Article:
Figure 1. Example of single visually guided saccade from a healthy subject (A–C) and its comparison in a patient with Whipple’s disease. Panels (A,D,G) depict horizontal eye position plotted along y-axis while corresponding time on the x-axis. Panels (B,E,H) depict horizontal eye velocity plotted on the y-axis and corresponding time on the x-axis. Panels (C,F,I) illustrate the difference in right and left horizontal eye position. Arrows in panels (D,E) depict disconjugacy in a segmented saccade.
Amplitude Velocity Relationship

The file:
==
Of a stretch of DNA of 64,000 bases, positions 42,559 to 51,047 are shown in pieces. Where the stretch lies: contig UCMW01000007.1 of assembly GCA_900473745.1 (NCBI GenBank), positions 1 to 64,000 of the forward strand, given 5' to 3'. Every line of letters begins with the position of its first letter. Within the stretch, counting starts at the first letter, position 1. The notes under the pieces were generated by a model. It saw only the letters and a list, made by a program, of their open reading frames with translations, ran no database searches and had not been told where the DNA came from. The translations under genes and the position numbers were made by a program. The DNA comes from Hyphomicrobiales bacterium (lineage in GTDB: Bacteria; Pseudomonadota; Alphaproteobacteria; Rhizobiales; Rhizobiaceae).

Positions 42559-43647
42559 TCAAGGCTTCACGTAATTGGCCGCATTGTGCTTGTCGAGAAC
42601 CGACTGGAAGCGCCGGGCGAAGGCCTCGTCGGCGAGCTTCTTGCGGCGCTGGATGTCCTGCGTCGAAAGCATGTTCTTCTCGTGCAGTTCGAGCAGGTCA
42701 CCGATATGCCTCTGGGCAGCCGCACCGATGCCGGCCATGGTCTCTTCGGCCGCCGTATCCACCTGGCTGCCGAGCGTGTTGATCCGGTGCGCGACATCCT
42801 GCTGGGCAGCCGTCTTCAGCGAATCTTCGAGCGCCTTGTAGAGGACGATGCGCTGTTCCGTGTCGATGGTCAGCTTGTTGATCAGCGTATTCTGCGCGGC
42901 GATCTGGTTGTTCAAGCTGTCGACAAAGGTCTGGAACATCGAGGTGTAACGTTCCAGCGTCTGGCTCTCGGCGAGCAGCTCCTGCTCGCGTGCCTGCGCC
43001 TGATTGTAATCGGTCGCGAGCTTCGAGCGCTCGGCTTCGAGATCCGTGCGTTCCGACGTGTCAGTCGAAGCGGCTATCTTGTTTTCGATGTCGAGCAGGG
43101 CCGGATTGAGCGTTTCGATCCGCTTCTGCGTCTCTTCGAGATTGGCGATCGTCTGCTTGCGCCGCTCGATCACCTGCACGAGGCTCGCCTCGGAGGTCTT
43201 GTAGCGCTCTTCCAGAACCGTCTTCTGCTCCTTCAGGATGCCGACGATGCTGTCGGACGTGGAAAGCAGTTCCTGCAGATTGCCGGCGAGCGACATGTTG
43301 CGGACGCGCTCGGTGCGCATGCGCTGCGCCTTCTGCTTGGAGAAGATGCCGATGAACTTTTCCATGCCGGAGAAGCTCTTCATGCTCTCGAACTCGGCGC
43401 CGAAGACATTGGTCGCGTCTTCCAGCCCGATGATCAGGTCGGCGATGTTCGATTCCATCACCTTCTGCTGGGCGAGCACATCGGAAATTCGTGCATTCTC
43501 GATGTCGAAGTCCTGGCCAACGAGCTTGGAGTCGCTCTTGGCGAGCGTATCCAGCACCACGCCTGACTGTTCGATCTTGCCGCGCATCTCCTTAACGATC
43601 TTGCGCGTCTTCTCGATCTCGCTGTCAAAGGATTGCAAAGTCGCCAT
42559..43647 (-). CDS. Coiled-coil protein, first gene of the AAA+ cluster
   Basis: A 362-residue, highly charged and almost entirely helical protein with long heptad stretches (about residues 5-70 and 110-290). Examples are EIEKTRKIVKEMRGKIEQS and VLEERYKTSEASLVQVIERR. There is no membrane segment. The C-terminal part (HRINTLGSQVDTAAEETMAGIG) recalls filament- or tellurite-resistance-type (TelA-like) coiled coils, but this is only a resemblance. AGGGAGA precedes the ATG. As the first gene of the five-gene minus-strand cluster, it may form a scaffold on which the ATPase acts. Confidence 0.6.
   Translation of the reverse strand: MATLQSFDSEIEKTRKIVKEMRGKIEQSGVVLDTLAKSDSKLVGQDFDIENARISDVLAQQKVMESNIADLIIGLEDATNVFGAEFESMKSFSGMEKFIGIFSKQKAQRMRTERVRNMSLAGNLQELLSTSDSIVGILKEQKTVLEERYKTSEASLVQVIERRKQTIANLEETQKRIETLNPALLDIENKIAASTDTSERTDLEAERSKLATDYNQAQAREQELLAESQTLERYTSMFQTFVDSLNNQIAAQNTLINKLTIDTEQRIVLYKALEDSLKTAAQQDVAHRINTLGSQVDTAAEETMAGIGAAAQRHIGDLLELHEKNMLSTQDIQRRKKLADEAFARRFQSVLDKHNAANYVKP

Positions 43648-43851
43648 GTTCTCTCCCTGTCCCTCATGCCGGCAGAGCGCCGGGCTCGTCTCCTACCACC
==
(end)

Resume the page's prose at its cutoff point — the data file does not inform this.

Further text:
As depicted in Figures 1D–I, the saccades in our patient are frequently interrupted, or they fall short of the target. Subsequently, there are catchup saccades that shift the eyes to reach the desired position. To quantitatively examine this phenomenology, we measured the kinematics of the visually guided horizontal saccades in patients with Whipple’s disease and compared them with normal. The interruption in the visually guided saccades can be explained by three possible mechanisms. According to one mechanism, the saccade command is mal-programmed, and the executed gaze shift (saccade amplitude) is smaller than desired. As a result, the consequent saccade has smaller amplitude, as the eyes do not reach the destination; catchup saccade is further programmed to compensate for the retinal slip error. The second possibility is that the original saccade command is normally programmed, the executed eye movement starts off with appropriate amplitude and velocity matrices, but it is interrupted by the intrusive signal that imposes the breaks in the eye position hence leading to a pause in the eye movement. The third possibility is that saccade in Whipple’s disease are slow in addition to being interrupted. To investigate these possibilities, we measured amplitudes and velocities of each segment of saccade (A1 and V1 in Figures 1D,F) as well as the desired amplitude and the maximum velocity (A and Vmax in Figures 1D,F). The prediction is that if saccades are programmed smaller, then their velocities (V1) are appropriately matched for the programmed amplitude (A1), hence the amplitude to velocity relationship, the main sequence, for A1 and V1 would fall within the normative range. However, the value of Vmax will be smaller for the overall amplitude (A), revealing abnormal main sequence for Vmax and A. In contrast, if saccades are normally programmed but prematurely interrupted then we expect normal amplitude to velocity relationship of the desired gaze shift and maximum velocity (Vmax and A), but velocity to amplitude relationship of staircase saccade (V1 and A1) will be above the normative range. Figure 2A depicts such comparison where the amplitudes of the saccade are plotted on the x-axis while velocities are plotted on the y-axis. The filled circles show Vmax to A relationship, while the open circles show V1 to A1 relationship of the segmented saccades. The amplitude to velocity relationship for segmented saccades fall along the lower margin of normative value, but the relationship of desired amplitude to velocity relationship falls below desired values. This phenomenon supports the first possibility for the pathomechanisms of abnormal horizontal saccades in Whipple’s disease that is saccades are mal-programmed, their amplitude is smaller than desired, and they are followed by series of “catch-up” saccades (staircase) to accomplish the desired gaze orientation. We found that the number of “catch-up” saccades per gaze shift ranged between 1 and 5; with a mean value of 2.7 ± 1.0.